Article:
Chief Constable Gary Roberts responds to the Isle of Man's safeguarding review
The Chief Constable of the Isle of Man has called on people in the island to have 'more curiosity' when it comes to spotting cases of domestic abuse.
Gary Roberts was speaking in response to a safeguarding review, following a murder and serious assault on the Isle of Man in January 2021.
The report found 'significant gaps' in the response to the case of domestic abuse, but concluded the death 'could not have been predicted or prevented'.
Responding to the report, Mr Roberts said: "Something like this is desperately sad. When you look at it with hindsight you can see reachable moments where professionals could make a difference had they done other things."
He concluded: "Professionals need to have better curiosity, their curiosity is key to this because if professionals are able to say to themselves 'what is going on here? Not what I see, but what is actually behind what I see?' they'll then ask the right questions and take the right action to safeguard people."
In January 2021, a woman on the Isle of Man was killed by her own son while he was experiencing schizophrenia.
The man, who in the report has been called ‘Mark’, killed his mother ‘Mrs K’ and seriously assaulted his father ‘Mr K’.
Mrs K and a friend of Mark’s had contacted mental health services on five different occasions to raise issues about his behaviour, but he did not engage with an assessment.
It was documented that Mark had experienced multiple adverse experiences in his younger years including witnessing the domestic abuse of his mother, parental alcoholism, family instability and caring responsibilities.
The investigation found that the adults in the family had longstanding issues with alcoholism and domestic abuse, and despite multiple agencies intervening or offering support, all assistance was refused by them.
The son was also listed as a young carer for his disabled father, but this was not adequately recognised and there was a lack of professional curiosity about his day to day lived experience.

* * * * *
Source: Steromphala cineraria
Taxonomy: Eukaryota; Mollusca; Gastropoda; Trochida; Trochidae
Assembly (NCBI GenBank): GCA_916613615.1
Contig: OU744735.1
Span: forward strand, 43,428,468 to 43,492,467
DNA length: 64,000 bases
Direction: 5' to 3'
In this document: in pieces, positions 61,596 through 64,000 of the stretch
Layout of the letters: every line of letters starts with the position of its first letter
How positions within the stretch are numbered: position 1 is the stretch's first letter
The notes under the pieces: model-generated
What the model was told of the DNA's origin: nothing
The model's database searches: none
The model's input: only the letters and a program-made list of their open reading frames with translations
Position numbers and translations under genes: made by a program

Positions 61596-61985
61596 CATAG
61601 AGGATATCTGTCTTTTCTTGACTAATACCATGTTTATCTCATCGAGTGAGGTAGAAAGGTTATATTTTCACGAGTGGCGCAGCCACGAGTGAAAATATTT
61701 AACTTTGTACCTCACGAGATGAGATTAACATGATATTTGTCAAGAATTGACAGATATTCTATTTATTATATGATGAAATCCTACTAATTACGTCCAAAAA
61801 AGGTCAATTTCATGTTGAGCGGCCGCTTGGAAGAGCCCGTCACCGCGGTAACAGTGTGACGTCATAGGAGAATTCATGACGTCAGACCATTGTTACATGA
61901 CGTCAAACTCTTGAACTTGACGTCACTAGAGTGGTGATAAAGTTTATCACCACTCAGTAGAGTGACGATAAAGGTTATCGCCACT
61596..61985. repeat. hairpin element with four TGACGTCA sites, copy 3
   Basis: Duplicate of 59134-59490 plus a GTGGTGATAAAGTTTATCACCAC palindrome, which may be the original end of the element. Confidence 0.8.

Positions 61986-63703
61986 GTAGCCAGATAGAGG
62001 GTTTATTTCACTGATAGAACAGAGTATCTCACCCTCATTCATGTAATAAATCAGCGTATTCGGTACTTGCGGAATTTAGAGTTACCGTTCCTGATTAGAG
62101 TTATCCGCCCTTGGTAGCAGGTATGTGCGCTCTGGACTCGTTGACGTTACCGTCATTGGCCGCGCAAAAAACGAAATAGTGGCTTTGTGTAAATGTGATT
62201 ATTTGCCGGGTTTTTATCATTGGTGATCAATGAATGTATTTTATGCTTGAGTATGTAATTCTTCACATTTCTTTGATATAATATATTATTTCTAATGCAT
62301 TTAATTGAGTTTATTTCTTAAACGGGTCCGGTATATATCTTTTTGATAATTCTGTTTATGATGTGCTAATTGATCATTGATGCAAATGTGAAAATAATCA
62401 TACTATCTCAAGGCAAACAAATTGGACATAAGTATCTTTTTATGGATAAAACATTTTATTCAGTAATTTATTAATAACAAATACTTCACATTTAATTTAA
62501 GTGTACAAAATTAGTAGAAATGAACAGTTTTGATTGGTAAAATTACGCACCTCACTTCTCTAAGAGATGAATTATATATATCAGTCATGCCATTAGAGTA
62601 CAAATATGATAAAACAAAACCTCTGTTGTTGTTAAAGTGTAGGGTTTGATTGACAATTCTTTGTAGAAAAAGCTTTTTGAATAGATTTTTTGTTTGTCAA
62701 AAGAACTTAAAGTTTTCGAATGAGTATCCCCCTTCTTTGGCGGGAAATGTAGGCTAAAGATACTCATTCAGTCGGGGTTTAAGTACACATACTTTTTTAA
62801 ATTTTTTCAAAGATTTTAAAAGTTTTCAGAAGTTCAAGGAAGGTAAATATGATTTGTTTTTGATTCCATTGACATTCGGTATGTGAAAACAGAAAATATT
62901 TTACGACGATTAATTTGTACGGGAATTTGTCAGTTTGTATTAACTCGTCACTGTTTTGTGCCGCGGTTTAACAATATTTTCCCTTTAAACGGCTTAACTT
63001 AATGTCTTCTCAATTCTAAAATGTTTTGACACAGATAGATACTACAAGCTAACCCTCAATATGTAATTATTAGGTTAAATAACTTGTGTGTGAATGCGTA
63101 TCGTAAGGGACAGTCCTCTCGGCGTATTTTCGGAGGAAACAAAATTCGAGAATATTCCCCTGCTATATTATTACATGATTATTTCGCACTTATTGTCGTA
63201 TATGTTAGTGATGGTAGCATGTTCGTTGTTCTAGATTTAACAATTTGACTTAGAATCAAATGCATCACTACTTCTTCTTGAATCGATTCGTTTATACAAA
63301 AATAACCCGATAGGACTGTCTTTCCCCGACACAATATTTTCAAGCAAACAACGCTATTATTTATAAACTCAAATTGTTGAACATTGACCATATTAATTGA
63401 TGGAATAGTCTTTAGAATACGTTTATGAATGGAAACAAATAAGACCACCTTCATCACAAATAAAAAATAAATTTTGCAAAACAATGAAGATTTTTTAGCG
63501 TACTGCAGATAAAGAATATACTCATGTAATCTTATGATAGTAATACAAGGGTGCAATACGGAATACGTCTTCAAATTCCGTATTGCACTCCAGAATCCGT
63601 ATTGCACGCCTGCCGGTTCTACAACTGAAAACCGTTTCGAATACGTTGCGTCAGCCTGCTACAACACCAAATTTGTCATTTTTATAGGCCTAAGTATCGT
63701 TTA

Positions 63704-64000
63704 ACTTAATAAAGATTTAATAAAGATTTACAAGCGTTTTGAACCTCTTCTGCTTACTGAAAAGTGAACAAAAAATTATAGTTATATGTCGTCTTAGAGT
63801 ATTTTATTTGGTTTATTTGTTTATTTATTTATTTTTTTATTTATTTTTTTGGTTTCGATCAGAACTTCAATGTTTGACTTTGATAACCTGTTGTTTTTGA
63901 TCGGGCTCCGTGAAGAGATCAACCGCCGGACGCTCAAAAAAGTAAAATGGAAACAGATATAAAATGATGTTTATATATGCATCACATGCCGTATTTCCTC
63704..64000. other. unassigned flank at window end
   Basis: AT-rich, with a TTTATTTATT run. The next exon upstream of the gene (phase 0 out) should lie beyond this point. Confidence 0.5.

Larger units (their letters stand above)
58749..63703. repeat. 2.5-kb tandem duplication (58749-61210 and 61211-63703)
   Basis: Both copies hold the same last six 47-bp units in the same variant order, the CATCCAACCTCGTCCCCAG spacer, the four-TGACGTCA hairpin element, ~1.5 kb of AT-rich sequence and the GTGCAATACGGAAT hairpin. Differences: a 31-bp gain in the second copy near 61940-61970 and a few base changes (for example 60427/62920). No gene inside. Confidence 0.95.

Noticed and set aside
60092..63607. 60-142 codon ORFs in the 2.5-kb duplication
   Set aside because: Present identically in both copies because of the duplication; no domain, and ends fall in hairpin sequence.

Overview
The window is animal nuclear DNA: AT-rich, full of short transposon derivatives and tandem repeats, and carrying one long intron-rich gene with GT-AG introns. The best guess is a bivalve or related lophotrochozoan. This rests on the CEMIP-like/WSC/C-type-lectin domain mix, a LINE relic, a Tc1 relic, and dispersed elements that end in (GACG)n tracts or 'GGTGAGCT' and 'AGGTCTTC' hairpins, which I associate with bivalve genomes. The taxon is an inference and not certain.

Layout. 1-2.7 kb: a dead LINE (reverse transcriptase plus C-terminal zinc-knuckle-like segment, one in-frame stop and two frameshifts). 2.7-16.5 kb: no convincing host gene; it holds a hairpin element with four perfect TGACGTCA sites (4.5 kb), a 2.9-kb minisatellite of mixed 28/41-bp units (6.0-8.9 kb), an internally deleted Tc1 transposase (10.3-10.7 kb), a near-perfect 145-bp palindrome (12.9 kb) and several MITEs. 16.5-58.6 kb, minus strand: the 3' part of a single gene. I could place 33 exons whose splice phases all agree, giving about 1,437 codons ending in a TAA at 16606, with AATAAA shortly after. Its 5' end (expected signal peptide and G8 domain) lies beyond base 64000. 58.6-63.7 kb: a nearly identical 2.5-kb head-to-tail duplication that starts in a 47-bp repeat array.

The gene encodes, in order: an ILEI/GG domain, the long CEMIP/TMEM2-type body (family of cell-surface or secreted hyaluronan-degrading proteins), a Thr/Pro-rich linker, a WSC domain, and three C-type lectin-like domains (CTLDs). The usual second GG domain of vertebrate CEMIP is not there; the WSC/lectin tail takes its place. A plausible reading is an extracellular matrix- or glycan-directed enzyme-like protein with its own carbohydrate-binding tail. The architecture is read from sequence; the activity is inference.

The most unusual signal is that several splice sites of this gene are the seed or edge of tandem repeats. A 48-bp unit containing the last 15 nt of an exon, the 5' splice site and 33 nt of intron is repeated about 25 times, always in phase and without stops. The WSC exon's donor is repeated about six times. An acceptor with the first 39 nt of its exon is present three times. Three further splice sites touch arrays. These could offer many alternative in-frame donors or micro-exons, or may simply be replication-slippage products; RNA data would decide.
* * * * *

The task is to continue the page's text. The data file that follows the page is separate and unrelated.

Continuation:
The report made four specific recommendations in response to the case and these were:
More robust measures in place for responding to incidents of domestic abuse.
Manx Care Social Care should lead an awareness raising campaign about being a young carer.
The Department of Health and Social Care should assure there are robust processes in place to correctly identify the adult/child’s registered GP.
The review should be shared with the IOM Department of Home Affairs to inform the implementation of its Domestic Abuse strategy.
One of the recommendations suggested Manx Care lead an awareness campaign about what it means to be a young carer.
Speaking after the report, the executive director for safeguarding, Sally Shaw said: "I think even without this we knew there wasn't enough in place for young carers".
She continued: "We have a lot of work to do around identifying and supporting young carers to make sure they don't have the negative impact that we know it can have."
In response, Manx Care is to lead an awareness campaign around young carers.
Sally Shaw, Executive Director for Mental Health, Social Care and Safeguarding
Concluding the report, the Independent Chair of the Safeguarding Board, Lesley Walker, said: "This review highlights the need for everyone to understand the impact that adverse childhood experiences can have on children’s lives and the importance of professionals and services intervening early to prevent trauma."
She added: "It is critical that practitioners responding to complex family issues, especially domestic abuse should consider the risks and vulnerabilities of all people within the household, with a particular emphasis on children and the impact on their daily lived experiences."
The Isle of Man's Safeguarding Board have accepted the recommendations and aim to prevent similar cases in future.
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